Traces of the Hand: Master Drawings from the Collection of Frederick and Lucy S. Herman
Landscape and Seascape
British, d. 1800
North View of Windsor Castle as Seen from Thames Street, c. 1794–1800
Watercolor over graphite
18 7/8 x 25 7/16 in, 47.94 x 64.61 cm (sheet)
Inscriptions: (verso) in pencil: "North View of Windsor Castle as seen from Thames Street by Samuel Ireland" "Wmk 1794"
Watermark: Strasburg Lily with Whatman "W," countermark "J Whatman, 1794"
Gift of The Frederick and Lucy S. Herman Foundation, 2007.15.48
Samuel Ireland’s North View of Windsor Castle as Seen from Thames Street strongly resembles his preparatory drawings for the printed illustrations in one of this prolific writer and draftsman’s travel books. This watercolor, however, was never finished, and it corresponds to no published illustration. In it, the artist focuses on the pastel facades of the eerily empty buildings and streets of Windsor rather than on the landmark castle, which is obscured in haze on the faraway hill. Ireland’s single-point perspective, as painted from Windsor Bridge, has the lines of his buildings converging into thin, transparent pencil sketches in the distance.
Ireland had earlier made his public debut with his successful volume A Picturesque View through Holland, Brabant and Part of France, published in 1789 and illustrated with aquatints after his watercolor designs.1 He promptly capitalized on this by producing Picturesque Views on the River Thames in 1792, followed by the same title for the rivers Medway, Avon, and Wye, and posthumously, the Severn in 1824.2 Touring the English waterways had become popular among the gentry. Transportation in the country had greatly improved, and the upheavals of the French Revolution made continental travel less appealing.3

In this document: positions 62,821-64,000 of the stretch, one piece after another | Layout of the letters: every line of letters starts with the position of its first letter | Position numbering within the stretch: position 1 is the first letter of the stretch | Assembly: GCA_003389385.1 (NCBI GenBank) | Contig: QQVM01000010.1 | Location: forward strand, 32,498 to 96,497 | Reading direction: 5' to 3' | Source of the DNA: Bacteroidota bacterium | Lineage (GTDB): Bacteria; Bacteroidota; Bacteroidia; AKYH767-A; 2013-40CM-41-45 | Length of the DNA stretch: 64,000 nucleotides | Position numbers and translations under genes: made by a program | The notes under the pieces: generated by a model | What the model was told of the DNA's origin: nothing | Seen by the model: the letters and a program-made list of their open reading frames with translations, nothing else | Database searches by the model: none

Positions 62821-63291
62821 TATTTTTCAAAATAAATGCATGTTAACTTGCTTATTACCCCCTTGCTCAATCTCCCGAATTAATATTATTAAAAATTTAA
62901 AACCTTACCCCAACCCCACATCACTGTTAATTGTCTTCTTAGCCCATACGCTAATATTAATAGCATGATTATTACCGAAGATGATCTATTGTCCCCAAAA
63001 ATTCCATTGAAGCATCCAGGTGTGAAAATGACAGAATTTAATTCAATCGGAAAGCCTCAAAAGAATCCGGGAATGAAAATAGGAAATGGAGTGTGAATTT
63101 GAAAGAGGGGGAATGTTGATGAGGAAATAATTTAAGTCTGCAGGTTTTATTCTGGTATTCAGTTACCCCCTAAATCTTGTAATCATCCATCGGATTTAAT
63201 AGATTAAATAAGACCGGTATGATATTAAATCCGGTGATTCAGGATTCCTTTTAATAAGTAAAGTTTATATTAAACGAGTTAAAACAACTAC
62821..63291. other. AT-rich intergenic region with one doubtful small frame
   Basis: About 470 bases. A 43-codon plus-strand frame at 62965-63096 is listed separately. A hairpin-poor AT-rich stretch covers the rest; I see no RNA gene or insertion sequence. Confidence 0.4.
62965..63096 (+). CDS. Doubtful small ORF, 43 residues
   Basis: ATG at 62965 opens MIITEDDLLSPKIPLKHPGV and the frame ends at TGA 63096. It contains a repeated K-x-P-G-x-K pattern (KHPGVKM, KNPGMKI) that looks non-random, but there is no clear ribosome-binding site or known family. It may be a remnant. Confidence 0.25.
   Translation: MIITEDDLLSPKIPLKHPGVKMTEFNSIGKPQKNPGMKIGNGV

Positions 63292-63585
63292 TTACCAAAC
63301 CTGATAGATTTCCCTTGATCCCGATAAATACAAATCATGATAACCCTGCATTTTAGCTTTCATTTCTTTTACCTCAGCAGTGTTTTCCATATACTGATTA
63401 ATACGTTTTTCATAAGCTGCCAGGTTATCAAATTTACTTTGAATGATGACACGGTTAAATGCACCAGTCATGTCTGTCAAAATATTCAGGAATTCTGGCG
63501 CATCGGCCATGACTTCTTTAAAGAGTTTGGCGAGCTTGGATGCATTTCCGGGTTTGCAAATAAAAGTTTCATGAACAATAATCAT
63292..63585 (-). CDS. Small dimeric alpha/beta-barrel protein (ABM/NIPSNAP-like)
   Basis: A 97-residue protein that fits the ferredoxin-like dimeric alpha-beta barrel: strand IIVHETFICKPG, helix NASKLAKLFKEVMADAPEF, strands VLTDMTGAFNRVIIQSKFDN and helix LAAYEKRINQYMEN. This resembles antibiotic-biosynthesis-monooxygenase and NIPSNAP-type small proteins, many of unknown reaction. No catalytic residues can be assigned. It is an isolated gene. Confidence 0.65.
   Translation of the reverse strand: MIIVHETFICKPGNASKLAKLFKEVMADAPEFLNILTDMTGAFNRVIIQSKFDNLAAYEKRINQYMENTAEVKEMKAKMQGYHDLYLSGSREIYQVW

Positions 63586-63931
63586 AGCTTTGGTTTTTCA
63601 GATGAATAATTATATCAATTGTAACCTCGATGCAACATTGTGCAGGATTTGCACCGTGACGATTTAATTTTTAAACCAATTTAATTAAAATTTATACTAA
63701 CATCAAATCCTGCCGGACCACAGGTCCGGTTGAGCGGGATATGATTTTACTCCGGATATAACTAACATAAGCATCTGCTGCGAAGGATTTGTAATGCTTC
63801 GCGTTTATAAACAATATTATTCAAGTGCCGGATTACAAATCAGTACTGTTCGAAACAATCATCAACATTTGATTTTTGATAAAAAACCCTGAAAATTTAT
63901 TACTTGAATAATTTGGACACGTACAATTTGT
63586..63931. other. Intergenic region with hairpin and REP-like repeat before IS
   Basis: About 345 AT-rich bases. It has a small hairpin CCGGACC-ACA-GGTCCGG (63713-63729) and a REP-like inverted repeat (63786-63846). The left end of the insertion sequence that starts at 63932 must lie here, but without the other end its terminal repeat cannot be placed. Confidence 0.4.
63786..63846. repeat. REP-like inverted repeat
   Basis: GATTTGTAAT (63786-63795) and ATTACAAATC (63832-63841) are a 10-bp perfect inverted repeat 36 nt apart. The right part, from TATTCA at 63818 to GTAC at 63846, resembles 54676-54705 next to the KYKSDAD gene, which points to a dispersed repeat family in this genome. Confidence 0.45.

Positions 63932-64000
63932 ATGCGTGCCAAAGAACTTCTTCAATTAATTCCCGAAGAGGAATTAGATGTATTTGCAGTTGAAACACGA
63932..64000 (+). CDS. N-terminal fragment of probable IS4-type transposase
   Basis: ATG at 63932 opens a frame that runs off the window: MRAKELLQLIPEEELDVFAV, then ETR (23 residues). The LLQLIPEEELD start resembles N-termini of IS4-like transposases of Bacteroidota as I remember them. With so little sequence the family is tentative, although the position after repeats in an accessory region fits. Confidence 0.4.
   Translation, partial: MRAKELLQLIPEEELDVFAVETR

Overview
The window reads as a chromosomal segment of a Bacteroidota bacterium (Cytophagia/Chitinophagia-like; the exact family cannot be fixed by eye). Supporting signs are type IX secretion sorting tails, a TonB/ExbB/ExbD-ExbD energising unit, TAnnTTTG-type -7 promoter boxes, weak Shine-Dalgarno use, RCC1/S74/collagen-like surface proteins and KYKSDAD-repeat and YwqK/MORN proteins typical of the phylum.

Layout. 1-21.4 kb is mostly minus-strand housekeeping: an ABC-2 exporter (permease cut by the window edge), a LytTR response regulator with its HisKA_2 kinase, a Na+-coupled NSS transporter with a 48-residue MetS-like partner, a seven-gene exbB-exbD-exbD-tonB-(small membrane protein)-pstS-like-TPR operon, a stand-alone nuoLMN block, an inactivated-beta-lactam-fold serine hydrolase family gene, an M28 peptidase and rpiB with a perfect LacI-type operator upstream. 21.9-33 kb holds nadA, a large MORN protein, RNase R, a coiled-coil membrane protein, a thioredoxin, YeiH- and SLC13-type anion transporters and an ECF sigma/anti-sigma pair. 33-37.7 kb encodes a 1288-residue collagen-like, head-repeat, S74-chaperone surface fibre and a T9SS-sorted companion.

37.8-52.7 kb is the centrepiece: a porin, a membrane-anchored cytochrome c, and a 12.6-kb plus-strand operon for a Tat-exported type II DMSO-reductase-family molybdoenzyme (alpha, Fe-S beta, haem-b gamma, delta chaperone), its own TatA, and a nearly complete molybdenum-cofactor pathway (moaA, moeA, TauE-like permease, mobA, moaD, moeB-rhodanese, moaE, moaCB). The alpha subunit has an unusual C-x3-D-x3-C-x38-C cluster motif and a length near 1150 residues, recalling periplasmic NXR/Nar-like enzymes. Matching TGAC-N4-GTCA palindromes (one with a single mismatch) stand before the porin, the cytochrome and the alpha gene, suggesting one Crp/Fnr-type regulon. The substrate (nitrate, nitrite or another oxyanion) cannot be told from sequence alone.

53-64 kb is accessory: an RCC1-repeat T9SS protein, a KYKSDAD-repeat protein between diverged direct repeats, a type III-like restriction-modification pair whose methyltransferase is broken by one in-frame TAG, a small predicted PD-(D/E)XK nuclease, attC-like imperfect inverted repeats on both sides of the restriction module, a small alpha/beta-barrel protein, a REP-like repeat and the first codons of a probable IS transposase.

The subject of this drawing is closely related to Ireland’s Picturesque Views on the River Thames, published in 1792, but the Whatman watermark dated 1794 precludes its having been made in preparation for that edition.4 While it may have been begun as a preparatory work for the second edition of 1799, Ireland abandoned the drawing despite its relatively advanced state of completion. Missing from it are the small figures in leisurely outdoor activities seen in many of the artist’s finished illustrations for his travel guides. The wide barren street, bathed in warm light, seemingly awaits further strokes of his brush.
Interestingly, Samuel Ireland was deeply implicated in a famous Shakespeare forgery scandal, ostensibly contrived by his son William Henry Ireland. Samuel, however, had a technical knowledge of printing beyond that of his son, and while only William was convicted and Samuel wrote his own widely published vindication concerning his own part in the scheme, his reputation, already questionable, was ruined.5
1. Samuel Ireland, A Picturesque Tour Through Holland, Brabant, and Part of France, Made in the Autumn of 1789, 2 Vols., London, 1790.
2. Paul Baines, "Samuel Ireland," in Oxford Dictionary of National Biography, Oxford, 2004.
3. Michael Clarke, The Tempting Prospect: A Social History of English Watercolor, London, 1981, 32.
4. Samuel Ireland, Picturesque Views on the River Thames, from Its Source in Glocestershire to the Nore, 2 vols., London, 1792; 2d edition, London, 1799.
5. John Maier, The Fourth Forger: William Ireland and the Shakespeare Papers, New York, 1939; Bernard Grebanier, The Great Shakespeare Forgery, New York, 1965; Jeffrey Kahan, Reforging Shakespeare: The Story of a Theatrical Scandal, Bethlehem, PA, 1998.